Rather than focus on the technology and it’s benefits as most articles in this space do, let’s think about this topic as an opportunity to do better for the people at both ends of the phone, email, social media handle, webchat or whatever fancy new channel is available in the future. Let’s think about how we can do better for the Customer and the Call Centre Agent. Imagine, if across all of your channels, you could respond instantly to customers as they make contact and acknowledge them. You could assess the contact, and prioritise it. You could deal with the queries and questions without taking up precious call centre agent’s time and reduce queues and backlogs. That agents felt that they were being fully utilised for their skills. The serious issues could be flagged immediately and routed to the right, qualified, highly trained individual. And ultimately your KPI’s satisfaction and agent engagement are high, costs are low and loyalty is maintained.
Well this vision is achievable now. Artificial Intelligence (AI), particularly in the form of Virtual Customer Assistants (VCA’s) and Machine Learning (ML). Both are a major opportunity and win-win for retailers to deliver the best possible customer experience efficiently. The ICS 2018 Trends report, stated that businesses that go on to lead the field, will have the most compelling blend of automation and a human touch. But the key to success (and the challenge) is how to integrate helpful technology holistically, as part of your overall offer, using it to your agents and customers advantage. Rather than Artificial Intelligence, Augmented intelligence has the potential to transform your service experience.
Most businesses are already on the journey of enhancing their CX through technology, as evidenced by a 2017 Gartner survey finding that 84% of organizations expected to increase investment in customer experience tech in the year ahead. The subject was a matter for great debate at the Gartner Customer Experience Summit in Tokyo last month and their analysts’ predictions provide useful context for developing your overall CX strategy:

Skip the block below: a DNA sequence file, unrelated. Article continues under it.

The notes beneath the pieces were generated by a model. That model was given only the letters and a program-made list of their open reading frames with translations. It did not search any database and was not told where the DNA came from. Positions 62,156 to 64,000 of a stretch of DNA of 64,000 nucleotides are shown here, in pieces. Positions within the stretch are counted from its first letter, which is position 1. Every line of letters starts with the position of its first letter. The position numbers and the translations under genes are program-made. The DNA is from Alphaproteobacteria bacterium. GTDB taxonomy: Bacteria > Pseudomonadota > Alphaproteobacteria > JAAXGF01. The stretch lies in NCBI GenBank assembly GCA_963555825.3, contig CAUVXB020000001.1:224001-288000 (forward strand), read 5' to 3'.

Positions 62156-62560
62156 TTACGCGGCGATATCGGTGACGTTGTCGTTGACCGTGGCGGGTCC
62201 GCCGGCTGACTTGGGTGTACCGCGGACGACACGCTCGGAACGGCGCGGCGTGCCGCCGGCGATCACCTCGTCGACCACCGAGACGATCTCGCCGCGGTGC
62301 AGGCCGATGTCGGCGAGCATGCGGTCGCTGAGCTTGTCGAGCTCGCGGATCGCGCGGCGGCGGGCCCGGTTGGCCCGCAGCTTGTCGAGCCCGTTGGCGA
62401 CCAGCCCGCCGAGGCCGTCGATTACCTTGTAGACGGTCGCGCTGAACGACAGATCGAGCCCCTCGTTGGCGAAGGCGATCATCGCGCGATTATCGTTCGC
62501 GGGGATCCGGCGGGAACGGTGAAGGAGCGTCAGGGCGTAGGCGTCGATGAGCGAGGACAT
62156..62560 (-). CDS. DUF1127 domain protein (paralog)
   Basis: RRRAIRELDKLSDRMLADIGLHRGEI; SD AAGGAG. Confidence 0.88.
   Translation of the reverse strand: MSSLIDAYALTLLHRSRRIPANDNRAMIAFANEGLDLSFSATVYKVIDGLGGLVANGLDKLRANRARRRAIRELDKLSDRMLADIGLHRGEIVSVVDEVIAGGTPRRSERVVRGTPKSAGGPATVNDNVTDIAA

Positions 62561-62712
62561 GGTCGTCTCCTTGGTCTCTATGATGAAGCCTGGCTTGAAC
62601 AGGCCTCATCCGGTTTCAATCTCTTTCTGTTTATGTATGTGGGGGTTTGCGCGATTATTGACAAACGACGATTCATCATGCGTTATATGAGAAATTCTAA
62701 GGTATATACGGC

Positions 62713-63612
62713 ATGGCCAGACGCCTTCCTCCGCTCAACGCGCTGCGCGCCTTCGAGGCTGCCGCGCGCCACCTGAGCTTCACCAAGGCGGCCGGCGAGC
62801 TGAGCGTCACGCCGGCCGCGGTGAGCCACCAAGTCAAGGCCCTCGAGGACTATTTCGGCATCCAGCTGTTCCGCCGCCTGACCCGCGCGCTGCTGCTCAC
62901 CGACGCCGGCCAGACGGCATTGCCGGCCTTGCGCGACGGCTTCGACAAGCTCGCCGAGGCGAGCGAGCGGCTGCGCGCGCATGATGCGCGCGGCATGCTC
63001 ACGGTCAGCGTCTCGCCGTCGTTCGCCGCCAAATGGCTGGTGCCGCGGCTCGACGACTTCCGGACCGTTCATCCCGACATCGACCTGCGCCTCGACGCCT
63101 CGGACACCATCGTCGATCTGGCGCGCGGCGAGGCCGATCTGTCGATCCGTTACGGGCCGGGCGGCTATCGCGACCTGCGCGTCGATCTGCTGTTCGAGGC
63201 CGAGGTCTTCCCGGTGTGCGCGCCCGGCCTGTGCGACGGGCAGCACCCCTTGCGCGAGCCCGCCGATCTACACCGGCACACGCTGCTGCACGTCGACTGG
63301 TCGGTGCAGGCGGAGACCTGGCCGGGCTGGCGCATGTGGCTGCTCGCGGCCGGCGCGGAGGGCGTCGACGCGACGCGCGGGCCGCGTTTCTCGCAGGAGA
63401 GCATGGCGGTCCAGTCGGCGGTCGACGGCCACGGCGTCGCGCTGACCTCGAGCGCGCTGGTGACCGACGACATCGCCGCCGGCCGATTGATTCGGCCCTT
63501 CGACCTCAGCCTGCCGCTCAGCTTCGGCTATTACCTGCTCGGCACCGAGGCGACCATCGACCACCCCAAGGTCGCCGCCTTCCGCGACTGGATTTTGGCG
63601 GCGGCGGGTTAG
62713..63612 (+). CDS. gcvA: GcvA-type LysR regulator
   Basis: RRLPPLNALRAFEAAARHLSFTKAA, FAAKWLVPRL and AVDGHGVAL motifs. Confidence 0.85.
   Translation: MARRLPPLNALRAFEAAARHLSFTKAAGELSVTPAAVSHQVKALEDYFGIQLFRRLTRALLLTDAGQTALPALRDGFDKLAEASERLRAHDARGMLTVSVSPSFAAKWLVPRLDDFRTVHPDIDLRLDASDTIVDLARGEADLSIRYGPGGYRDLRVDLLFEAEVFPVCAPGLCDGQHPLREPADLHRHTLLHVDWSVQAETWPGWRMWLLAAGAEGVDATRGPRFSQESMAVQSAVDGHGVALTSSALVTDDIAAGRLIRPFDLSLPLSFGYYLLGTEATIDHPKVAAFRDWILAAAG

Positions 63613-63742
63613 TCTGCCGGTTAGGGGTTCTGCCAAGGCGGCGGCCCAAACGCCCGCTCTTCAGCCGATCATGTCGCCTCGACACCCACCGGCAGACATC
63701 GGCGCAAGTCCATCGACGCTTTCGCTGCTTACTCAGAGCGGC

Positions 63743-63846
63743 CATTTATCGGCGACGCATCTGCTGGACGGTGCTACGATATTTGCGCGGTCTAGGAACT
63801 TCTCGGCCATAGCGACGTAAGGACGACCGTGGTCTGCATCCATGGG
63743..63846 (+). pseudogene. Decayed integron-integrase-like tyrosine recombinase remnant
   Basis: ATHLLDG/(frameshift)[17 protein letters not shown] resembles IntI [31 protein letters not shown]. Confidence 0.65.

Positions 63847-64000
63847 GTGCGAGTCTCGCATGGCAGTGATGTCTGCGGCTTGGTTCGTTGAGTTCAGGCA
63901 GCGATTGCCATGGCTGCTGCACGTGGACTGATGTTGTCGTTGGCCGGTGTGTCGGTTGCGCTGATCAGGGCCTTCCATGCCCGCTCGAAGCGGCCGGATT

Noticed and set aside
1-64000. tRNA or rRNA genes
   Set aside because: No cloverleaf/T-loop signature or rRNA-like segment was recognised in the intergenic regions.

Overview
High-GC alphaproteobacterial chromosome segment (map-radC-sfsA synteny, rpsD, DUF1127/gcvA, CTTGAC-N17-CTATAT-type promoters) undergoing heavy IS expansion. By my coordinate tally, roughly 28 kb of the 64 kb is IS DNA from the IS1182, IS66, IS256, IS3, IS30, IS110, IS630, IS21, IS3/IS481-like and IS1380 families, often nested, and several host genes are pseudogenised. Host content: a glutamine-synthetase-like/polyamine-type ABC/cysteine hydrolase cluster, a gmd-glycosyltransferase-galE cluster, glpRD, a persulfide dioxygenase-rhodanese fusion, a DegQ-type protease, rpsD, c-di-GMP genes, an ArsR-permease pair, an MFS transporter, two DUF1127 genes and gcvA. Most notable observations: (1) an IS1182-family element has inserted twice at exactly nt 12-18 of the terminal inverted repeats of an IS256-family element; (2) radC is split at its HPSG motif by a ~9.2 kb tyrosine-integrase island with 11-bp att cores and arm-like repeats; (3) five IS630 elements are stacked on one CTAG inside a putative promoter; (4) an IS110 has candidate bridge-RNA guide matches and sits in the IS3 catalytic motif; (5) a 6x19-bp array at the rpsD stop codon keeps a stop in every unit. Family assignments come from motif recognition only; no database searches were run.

By 2019, 20% of brands will abandon their mobile apps.
Many brands are finding that mobile apps are not delivering the level of adoption and customer engagement they expected. Original return-on-investment (ROI) calculations are missing the mark due to the cost of support, maintenance, upgrades, customer care and marketing to drive downloads. Brands are now investing to build presence in consumer messaging apps, such as Facebook Messenger and WeChat, to reach customers where they spend a high percentage of their time.
By 2022, two-thirds of all customer experience projects will make use of IT, up from 50% in 2017.
As the number of digital channels expands, self-service or digital commerce interactions are increasing, as well as the move away from human face-to-face or voice-based interactions. The proportion of projects using IT to improve the customer experience will steadily rise. Those not using technology tend to be projects related to recruiting, training, governing and managing customer-facing employees.
By 2020, more than 40% of all data analytics projects will relate to an aspect of customer experience
Data analytics are already prominent across marketing, sales, digital commerce, customer service, social media management and field service departments. However, an understanding of the overall condition of the customer's attitude toward the enterprise is lacking for the majority. What matters is not the customer's attitude about a store, department, process or product, but the level of trust they have in the organisation as a whole and their likely intent to remain loyal.
By 2020, augmented, virtual and mixed reality immersive solutions will be evaluated and adopted in 20% of large enterprises as part of their digital transformation strategy.
Organisations will have the ability to provide employees, customers and suppliers with a means to obtain real-time information, experience virtual environments and engage in social collaboration without a small, limited display and a limited point of view. Consumers already experience some form of immersive technology, such as Snapchat filters and 360-degree video and photos on Facebook.
In summary, without helpful technology, due to increasing operating costs, the current state of play for customers will mean effort continues to increase. Increasingly longer queues on the phone, slower response times to email and social contacts will continue to be ignored. Businesses will lose customers to competitors; due to poor experience and not being as easy to shop with as others. And, agent engagement will continue to go down. Achieving the right blend of automation and a human touch isn’t easy to do, so the key to success is to create a clear, customer needs-led, omnichannel CX strategy. This needs to include the right mix of channels, meeting customers whenever and wherever they want to be served, with self-service options that allow customers to do simple things, however they choose to, with as little effort as possible. Integrated channels that are helpful, and driven by data to provide a personalised, seamless experience. This coupled with a crack team of highly trained, super engaged customer service experts that are dedicated to service recovery will deliver the differentiated experience we are all striving for. And the greatest commercial benefit.